top of page
Judy Price
Judy Price
Judy Price
Judy Price
Judy Price
Judy Price



Quarries of wandering form

1. White Oil I, 2017,  double screen, 27:30min

2. White Oil II, 2017, single screen, 20:00min

3. Widow I, 2017, inkjet on rice paper

4. Widow II, 2017, inkjet on rice paper


Curated by Malin Barth

25.03. - 02.06.2017

Quarries of Wandering Form by Judy Price is a project exploring the stone quarry industry in the Palestinian territory of West Bank. The films and photographs make visible the effects of quarrying on the landscape and symbolize a region which is suffocated by the Occupation yet also resists and endures the violence against it. Over a three year period Price has observed and documented the expropriation of land and shared stories by individuals of the day-to-day lives of the quarry. The feature film White Oil is structured around the interplay between day and night. The day scenes focus on the decimation of the landscape: the machines and non-human elements, settlements and landscape, sounds of industry and cutting of the stone. This section has now for the exhibition at 3,14 been adapted to a double screen installation. The night scenes, now on its own single screen projection, in contrast are more intimate, focusing on the social gathering of a group of brothers, who rent land to excavate the stone from on the outskirts of Ramallah.

White Oil is long form film that unfolds narratives around colonialism, expropriation of land and mobility through the day-to-day lives of the quarry owners, workers and security guards This includes their personal histories and experiences as well as the changing landscape and conditions of the quarries bringing to bear the myriad losses of land, economy, identity, history and community. Photographs of olive trees make visible the effects of the quarries on the surrounding landscape and symbolises a region that has been suffocated by the Occupation yet also resists and endures the violence to this landscape. 

Judy Price works across photography, moving image, sound and installation and is interested in how art can create new perceptions of the experiences of individuals and social groups and arts' effectiveness and relevance to collective struggles. Her practice involves extensive field research where she explores sites and locations that are interweaved and striated by a multiple histories, economies and forces. She often employs multiple strategies drawing on images and sounds from archival sources as well as from a sustained study of a place that is resonant with overwritten histories and redrawn boundaries.


Judy Price (b. 1967, London, Britain). Her work has been exhibited and screened internationally including; UK (Imperial War Museum and Barbican, London and Tent Gallery, Edinburgh), Norway (Stiftelsen 3,14 and USF Centre Bergen), Canada (Galerie Leonard & Bina Ellen Art Gallery, Montreal), Germany (Kunshaus Cinema), and Palestine (Khalil Sakakini Cultural Centre, Ramallah and AlMa’mal Foundation for Contemporary Art, Jerusalem). In 2013 White Oil was screened at the Kunshaus Cinema, Nürnberg, Germany, and Palestinian Film Festival, Barbican, London.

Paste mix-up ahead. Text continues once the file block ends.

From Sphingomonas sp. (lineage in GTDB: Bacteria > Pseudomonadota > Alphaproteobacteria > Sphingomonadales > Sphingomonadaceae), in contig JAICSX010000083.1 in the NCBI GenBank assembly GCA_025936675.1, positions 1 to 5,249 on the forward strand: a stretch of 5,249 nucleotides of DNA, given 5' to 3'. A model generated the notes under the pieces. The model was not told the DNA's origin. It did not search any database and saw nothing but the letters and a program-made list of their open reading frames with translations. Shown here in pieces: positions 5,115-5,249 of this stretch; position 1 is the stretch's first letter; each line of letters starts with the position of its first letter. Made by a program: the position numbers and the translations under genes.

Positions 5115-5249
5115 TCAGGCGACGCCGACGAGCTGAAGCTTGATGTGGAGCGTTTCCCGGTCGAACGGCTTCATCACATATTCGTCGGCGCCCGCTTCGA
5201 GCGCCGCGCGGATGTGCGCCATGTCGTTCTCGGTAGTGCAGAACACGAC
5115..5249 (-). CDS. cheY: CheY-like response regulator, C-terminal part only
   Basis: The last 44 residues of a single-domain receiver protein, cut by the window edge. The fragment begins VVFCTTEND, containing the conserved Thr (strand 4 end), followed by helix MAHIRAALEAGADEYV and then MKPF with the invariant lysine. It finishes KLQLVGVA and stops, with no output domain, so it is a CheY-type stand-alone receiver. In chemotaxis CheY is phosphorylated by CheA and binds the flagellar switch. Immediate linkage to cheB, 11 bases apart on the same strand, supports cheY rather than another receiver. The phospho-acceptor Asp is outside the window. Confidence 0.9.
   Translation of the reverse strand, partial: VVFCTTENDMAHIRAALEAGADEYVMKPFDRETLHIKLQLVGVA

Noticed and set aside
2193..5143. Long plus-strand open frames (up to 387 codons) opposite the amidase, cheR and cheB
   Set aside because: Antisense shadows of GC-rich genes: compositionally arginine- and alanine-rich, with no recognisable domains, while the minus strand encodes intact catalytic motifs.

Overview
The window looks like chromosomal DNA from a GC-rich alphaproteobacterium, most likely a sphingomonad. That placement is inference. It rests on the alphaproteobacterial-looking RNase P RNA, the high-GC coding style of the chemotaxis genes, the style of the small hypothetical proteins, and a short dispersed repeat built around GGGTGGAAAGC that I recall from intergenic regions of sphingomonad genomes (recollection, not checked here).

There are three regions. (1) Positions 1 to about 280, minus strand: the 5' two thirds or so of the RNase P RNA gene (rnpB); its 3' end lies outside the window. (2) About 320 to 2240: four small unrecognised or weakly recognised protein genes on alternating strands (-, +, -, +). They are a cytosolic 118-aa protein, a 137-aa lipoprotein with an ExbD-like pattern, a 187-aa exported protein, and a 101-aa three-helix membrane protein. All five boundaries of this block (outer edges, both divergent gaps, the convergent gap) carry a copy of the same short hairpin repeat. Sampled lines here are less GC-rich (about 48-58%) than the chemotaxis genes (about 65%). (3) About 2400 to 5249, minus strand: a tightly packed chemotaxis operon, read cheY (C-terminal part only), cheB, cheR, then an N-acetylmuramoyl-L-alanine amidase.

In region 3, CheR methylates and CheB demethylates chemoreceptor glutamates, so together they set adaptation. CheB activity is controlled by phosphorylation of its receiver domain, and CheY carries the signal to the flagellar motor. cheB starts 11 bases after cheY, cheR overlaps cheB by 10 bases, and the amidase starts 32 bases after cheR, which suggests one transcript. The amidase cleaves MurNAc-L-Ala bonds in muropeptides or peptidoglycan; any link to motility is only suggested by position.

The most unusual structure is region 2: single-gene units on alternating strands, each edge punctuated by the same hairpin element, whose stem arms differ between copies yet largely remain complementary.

Price is also a Course Director in Photography (MA) at Kingston University, and a Senior Lecturer in Moving Image (BA) at the University of Brighton.


Quarries of Wandering Form is also presented as a solo exhibition at The Mosaic Rooms in London, from April 7th through June 17th, 2017.

Quarries of Wandering Form, text by Judy Price >>>

Interview by Christiane Monarchi, Director of Photomonitor, about White Oil. >>>


Siri Hermansen
Siri Hermansen 2015Dreaming in the stonebed valleywaiking up is the hardest thing_09



Dreaming in the Stone-bed Valley

2017, HD 1080p, 09:22min.

Two Horizons

2017, Light box


Curated by Malin Barth

25.03. - 02.06.2017

Dreaming in the Stone-bed Valley by Siri Hermansen is a non-verbal short-film with two micro stories that seeks to reflect on how the long term conflict turns the abnormal into the normal and the extraordinary becomes ordinary, and that this process of normalization is a survival strategy in itself. The stories express how human, nature and politics down to the smallest individual level are closely intertwined and affected by the long term conflict between Israel and Palestine. Temporary adaption and survival strategies become permanent solutions and part of everyday life. Duality can also be seen in her photographic image Two Horizons. Hermansen has for this work been travelling to Jerusalem and the West Bank. In her travels for work she seeks places that have undergone major upheavals or deep processes of change, that have affected globally. She is most concerned with how people and nature adapt and develop new survival strategies in places like the West Bank.


Siri Hermansen (b. 1969 in Geneva, lives and works in Oslo). Her work has been exhibited and screened internationally including; Sami Center for Contemporary Art, Kautokeini, Oslo Kunstforening, Stenersen Art Museum, Oslo, RAM Galleri, Oslo, Central House of Artists, Moscow, Fondazione Pastificio Cerere, Roma, Kunstbanken, Hamar, Tromsø Kunstforening, Møre og Romsdal Kunstsenter, UKS, Oslo, Sørlandets Kunstsenter, MK Gallery, Rotterdam, Seoul New Media Festival, 19th Biennale of Sydney, Detroit Contemporary, Tromsø Museum, Moscow Museums of Photography, Today Art Museum, Beijing, M. K. Čiurlionis National Art Museum, Lithuania, Haugar Kunstmuseum, Tønsberg, Oslo Kunsthall, Galerie Yoshii, Paris, France.


Siri Hermansen is otherwise relevant in the exhibition The Place Between Here and There at Akershus Kunstsenter in Lillestrøm, from March 24th through April 30th.


Siri Hermansen in conversation with Johnny Herbert >>>

bottom of page